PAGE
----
Bill C-15A contains important improvements to the current procedure for reviewing alleged wrongful convictions. These proposed amendments to the post-appellate conviction review process will make the process more efficient, open and accountable. They are intended to address the concerns of critics of the current section 690 conviction review process.

The efficiency and integrity of the criminal justice system depends on its ability to protect the innocent while bringing those who are guilty of crime to justice. However, the Donald Marshall and David Milgaard cases have shown us that despite all the precautions that the justice system takes to avoid the conviction of an innocent person, wrongful convictions can and regrettably do occur.


The system of reviewing applications for clemency in Canada is for those who believe they have been the victim of a miscarriage of justice and who have exhausted all avenues of legal recourse open to them. Requests for clemency are directed to the Minister of Justice of Canada who decides, on the basis of new information not available at the time of the trial or appeal, whether a new trial should be ordered. The review process is the ultimate safety net for victims of a miscarriage of justice. Thanks to it, such cases are returned to the justice system.


However, there are many critics of the existing system. For many years now, there have been calls for the reform of how cases involving the alleged miscarriages of justice are handled. In October, 1998, the Minister of Justice released a public consultation paper, seeking submissions on how our conviction review process could be improved. The minister was searching for a fair and efficient solution that would serve the best interests of the Canadian public and our system of justice.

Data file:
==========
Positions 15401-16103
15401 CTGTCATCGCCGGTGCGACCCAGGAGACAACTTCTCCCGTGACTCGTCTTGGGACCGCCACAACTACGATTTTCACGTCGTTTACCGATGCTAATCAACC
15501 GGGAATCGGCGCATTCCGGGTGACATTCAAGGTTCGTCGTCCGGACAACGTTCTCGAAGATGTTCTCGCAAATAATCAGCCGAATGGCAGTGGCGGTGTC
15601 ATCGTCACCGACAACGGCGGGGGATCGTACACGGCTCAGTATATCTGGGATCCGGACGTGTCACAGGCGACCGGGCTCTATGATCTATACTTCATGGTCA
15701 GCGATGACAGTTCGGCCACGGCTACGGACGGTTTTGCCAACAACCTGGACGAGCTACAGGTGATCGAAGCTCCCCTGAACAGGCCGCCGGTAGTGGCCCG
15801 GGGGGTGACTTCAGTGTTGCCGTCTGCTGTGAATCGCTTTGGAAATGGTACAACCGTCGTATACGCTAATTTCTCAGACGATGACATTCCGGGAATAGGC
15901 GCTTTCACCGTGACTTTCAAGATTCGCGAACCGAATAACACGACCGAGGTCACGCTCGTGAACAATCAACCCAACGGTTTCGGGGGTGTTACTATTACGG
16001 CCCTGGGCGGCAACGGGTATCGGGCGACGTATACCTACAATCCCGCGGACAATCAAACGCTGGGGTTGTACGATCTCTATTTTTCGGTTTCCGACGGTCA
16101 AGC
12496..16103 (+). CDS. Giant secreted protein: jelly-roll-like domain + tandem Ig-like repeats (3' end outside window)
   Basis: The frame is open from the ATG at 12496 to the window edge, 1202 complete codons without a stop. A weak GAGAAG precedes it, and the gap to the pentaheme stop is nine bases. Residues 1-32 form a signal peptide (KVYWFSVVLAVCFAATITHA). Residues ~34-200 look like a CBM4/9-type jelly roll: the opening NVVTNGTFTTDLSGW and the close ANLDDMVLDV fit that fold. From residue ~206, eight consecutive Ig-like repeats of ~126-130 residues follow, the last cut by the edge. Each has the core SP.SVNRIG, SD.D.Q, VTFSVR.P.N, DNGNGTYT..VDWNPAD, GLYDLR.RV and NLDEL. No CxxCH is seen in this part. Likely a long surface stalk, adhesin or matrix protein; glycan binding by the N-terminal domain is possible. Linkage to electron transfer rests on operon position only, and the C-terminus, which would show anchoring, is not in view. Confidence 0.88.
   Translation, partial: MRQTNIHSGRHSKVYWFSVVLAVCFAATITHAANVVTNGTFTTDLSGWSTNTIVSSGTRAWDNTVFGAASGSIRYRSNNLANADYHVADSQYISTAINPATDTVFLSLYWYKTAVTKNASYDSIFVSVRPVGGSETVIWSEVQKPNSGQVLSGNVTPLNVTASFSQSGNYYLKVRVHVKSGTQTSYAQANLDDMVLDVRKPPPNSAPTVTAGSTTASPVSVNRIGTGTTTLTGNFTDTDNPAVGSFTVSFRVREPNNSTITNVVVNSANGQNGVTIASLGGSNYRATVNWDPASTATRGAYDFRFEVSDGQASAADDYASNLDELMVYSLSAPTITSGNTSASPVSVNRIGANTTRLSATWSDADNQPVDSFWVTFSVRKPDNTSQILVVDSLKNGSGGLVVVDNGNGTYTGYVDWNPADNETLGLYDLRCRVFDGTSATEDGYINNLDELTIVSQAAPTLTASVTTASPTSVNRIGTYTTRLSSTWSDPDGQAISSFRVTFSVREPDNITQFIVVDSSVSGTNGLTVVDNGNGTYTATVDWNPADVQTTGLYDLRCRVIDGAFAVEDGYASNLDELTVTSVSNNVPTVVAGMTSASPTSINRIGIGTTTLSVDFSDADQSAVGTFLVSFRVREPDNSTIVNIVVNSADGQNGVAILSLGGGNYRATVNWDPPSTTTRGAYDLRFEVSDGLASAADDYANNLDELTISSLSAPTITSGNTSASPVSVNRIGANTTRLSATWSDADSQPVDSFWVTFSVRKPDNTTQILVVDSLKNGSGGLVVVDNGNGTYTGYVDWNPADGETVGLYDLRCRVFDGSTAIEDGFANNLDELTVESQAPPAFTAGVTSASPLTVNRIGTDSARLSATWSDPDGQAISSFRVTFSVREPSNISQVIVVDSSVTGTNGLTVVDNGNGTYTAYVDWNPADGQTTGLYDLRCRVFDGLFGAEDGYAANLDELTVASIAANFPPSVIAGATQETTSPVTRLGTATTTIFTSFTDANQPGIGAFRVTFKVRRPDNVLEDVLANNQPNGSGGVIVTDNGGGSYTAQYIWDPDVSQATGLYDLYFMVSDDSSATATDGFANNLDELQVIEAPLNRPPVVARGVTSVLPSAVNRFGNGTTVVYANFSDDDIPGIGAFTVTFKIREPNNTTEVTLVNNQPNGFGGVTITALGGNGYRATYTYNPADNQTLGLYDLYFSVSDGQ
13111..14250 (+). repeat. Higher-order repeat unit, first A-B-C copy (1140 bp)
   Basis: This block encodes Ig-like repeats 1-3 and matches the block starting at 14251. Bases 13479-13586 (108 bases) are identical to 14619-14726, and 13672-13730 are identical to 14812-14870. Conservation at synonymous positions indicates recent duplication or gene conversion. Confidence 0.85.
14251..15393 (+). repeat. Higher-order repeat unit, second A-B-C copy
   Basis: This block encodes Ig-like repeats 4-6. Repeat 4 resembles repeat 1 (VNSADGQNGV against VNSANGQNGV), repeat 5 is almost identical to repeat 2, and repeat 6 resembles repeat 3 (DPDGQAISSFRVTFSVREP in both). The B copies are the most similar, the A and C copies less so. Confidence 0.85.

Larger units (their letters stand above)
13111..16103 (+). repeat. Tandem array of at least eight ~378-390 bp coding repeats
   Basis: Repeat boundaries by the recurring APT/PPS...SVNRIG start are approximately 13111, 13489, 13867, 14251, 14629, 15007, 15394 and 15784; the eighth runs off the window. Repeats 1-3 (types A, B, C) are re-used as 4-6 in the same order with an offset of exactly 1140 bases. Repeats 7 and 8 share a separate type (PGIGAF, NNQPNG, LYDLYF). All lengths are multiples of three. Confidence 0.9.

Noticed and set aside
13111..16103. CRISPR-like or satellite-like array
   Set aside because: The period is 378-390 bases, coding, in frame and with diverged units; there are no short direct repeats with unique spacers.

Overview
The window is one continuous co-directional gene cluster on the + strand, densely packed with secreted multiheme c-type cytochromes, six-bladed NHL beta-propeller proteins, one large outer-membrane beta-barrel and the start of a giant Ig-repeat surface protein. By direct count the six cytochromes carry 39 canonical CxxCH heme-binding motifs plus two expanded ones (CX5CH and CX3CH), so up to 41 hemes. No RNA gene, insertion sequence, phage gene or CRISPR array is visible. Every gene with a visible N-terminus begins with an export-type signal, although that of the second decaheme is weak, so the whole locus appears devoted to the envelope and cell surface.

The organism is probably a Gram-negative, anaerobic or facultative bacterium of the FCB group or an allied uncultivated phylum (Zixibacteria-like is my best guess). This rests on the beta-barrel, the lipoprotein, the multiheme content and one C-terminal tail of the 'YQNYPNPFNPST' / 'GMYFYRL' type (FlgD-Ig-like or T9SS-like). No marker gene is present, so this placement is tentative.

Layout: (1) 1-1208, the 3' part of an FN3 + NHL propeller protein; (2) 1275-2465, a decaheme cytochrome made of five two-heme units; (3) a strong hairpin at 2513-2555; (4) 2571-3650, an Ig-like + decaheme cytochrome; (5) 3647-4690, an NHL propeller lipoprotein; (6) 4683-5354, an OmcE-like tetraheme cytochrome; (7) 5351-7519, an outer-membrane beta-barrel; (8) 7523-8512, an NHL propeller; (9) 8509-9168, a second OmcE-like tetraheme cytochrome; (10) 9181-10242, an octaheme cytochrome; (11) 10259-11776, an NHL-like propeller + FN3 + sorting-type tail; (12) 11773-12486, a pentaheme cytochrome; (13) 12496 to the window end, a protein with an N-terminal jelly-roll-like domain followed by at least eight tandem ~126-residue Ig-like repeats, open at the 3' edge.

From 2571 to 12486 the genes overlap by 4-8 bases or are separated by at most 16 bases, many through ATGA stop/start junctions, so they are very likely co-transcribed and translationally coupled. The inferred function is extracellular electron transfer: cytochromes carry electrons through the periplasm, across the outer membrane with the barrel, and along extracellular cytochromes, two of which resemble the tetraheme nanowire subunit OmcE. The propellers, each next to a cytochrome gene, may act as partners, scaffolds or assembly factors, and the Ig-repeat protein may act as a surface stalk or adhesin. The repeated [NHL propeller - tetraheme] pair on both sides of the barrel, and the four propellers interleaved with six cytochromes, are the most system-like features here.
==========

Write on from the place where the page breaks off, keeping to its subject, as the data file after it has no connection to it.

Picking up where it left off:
Some critics asserted that Canada needs an independent body to review alleged wrongful convictions similar to the Criminal Cases Review Commission which was created in 1997 in Great Britain. However, at the end of an extensive consultation process, the Minister of Justice rejected the option of an independent body and concluded that the ultimate decision-making authority in criminal conviction review should remain with the federal Minister of Justice because the role of the federal Minister of Justice is ideally suited to the task of effective gate-keeping and returning appropriate cases back to the judicial system. The federal Minister of Justice is accountable to Parliament and to the people of Canada. This approach recognizes and maintains the traditional jurisdiction of the courts while providing a fair and just remedy in those exceptional cases that have somehow fallen through the cracks of the conventional justice system.

However, the consultation process also reveals that maintaining the current state of conviction review is not a desirable option and that improvements are necessary to the current system.

One of the key criticisms of the current conviction review process is how long it takes to review an application. The amendments proposed in this bill are intended to address this concern. The amendments would provide investigative powers to those investigating cases on behalf of the Minister of Justice. For the first time this would allow investigators to compel witnesses to testify and also to compel the production of documents. Such powers would enhance the thoroughness, effectiveness and timeliness of the review process.